With so much history to draw from, it shouldn't be surprising that Teenage Mutant Ninja Turtles: Out of the Shadows promises plenty of Easter eggs for longtime fans. "Yeah, there are a couple of good, fun, deep canon Easter eggs. There are things that if you are paying attention, there will be a name here or there. There will be a number on something that means something to super fans," Nemec teased. "I'm like, there are eight people who will see this movie and be like, 'Right on! I can't believe they did that.' But probably not more than eight people will notice some of the Easter eggs."

One of the most obvious nods will be a cameo by Judith Hoag, the original live-action April O'Neil. "Judith was amazing, and it was so fun to shoot the scene with the two Aprils when they worked together," said Form. "And there's a great Easter egg in that scene you see in the movie, between Judith and Megan, and that we played in nicely. I think every fan will smile when they watch that scene." Alas, they will not include appearances by Sam Rockwell (who was in the 1990 film) or Elias Koteas (who played Casey Jones in that movie). Form admitted that while they'd spoken to those actors, "it didn't work out."

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Will This Be the Movie Fans Wanted?

Any property as big and beloved as the Turtles is going to be held up to close scrutiny, and Nemec wisely realizes that "inevitably we're gonna agitate somebody." Which isn't to say he doesn't care what those super fans think. "I want the fans of the Turtles to like this movie. We don't want to go that far afield that people are like, 'Wow, those guys murdered the Turtles. After 25 years those guys put the nail in the coffin!'"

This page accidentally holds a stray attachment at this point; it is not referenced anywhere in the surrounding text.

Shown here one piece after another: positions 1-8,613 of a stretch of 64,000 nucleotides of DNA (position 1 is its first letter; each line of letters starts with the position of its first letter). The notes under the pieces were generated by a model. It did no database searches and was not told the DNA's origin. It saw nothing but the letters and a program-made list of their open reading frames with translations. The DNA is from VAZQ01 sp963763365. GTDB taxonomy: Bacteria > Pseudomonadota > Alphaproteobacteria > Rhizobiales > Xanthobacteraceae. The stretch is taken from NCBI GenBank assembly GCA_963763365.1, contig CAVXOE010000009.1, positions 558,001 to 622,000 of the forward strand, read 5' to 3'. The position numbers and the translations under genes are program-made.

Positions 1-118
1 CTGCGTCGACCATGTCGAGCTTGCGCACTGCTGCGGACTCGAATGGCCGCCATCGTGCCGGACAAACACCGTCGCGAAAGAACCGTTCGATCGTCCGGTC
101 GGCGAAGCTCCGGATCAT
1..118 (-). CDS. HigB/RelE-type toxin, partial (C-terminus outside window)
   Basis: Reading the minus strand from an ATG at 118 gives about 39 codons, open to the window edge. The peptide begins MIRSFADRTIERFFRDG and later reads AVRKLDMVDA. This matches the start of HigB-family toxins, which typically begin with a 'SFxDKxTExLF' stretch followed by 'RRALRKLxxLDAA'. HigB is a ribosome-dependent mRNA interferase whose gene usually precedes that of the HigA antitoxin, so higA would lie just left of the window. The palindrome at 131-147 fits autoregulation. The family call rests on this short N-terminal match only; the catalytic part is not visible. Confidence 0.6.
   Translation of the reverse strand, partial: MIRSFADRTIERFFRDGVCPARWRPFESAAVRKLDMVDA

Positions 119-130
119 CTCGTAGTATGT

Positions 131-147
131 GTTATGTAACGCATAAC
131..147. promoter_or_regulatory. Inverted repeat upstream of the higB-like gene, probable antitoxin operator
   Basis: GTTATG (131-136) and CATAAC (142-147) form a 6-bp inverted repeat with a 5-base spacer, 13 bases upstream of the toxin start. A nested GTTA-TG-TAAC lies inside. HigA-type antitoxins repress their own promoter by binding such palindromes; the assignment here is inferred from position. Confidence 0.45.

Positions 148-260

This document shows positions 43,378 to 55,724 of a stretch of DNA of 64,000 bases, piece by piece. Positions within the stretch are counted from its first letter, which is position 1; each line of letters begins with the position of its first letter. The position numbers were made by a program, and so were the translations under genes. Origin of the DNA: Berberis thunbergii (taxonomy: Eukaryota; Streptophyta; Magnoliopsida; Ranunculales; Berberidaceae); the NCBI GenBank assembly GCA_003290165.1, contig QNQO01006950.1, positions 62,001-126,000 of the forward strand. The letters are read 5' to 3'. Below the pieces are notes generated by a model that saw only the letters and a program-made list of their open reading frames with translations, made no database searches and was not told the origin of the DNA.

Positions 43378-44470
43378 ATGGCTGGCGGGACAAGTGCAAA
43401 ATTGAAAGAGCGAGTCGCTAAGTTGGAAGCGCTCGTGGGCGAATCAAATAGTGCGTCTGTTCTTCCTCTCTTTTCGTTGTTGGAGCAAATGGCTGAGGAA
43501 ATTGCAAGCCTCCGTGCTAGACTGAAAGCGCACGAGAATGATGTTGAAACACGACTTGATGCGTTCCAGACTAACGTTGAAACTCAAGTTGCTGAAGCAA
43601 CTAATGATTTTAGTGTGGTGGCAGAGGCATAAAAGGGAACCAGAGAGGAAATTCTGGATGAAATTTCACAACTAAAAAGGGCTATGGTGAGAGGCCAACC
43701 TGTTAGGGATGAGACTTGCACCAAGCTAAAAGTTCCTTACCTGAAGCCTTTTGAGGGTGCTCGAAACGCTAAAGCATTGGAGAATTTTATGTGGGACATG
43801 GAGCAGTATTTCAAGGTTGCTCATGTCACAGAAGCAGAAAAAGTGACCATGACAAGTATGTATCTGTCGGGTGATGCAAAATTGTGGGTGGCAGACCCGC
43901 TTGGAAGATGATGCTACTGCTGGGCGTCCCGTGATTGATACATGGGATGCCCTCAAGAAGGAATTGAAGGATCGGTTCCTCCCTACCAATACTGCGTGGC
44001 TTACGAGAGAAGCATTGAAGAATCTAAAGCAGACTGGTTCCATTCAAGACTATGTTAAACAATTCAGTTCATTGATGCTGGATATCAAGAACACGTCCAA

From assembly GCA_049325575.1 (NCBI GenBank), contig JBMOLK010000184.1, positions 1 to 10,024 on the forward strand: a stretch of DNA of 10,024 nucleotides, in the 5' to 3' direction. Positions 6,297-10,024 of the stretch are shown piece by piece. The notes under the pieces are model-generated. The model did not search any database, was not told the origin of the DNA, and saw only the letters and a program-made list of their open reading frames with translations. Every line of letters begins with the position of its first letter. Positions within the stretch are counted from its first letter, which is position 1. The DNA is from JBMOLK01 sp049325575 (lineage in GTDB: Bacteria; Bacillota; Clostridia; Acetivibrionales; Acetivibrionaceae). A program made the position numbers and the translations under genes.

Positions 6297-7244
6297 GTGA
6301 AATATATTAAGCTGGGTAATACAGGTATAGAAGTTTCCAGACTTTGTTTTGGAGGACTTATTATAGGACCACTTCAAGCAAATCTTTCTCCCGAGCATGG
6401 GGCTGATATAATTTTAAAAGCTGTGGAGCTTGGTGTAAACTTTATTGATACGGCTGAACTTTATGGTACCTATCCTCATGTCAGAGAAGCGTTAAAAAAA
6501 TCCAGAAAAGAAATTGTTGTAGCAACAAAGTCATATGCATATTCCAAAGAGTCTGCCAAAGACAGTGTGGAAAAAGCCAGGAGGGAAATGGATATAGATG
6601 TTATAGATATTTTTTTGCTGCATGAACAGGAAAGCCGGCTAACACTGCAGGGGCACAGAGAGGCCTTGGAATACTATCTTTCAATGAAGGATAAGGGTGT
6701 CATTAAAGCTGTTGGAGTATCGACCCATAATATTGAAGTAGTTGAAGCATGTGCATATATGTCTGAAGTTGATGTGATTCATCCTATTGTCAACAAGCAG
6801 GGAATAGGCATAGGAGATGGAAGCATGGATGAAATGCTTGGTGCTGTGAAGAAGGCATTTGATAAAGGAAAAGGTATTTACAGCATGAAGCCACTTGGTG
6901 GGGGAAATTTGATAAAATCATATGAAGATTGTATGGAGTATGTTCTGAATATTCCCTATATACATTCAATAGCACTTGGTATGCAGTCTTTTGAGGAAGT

Ploszek commented on the way the filmmakers responded to the response from fans: "I think everyone's paying attention to how people felt about the first one, and what they want to see, and what faithful means, and what it doesn't mean. I think there is sort of awareness now to do right by the franchise." And they're making efforts to course-correct as needed. "We're all actually here viewing this movie almost like what we should have made the first time," said Ritchson.

At the same time, though, Teenage Mutant Ninja Turtles: Out of the Shadows will be its own thing. "We're gonna make our own new story. And we're going to tell our own version of it, who the Turtles are, where they come from, and why they walk and live and breathe in this world," said Nemec. And in that way, they're creating a whole new generation of Turtle devotees. "The truth is, we're going to make our own fans on this movie," he said. "I look at my nephew, who is seven. And now he's become this fan of the Turtles. These are his Turtles."


Teenage Mutant Ninja Turtles: Out of the Shadows arrives in theaters June 3, 2016.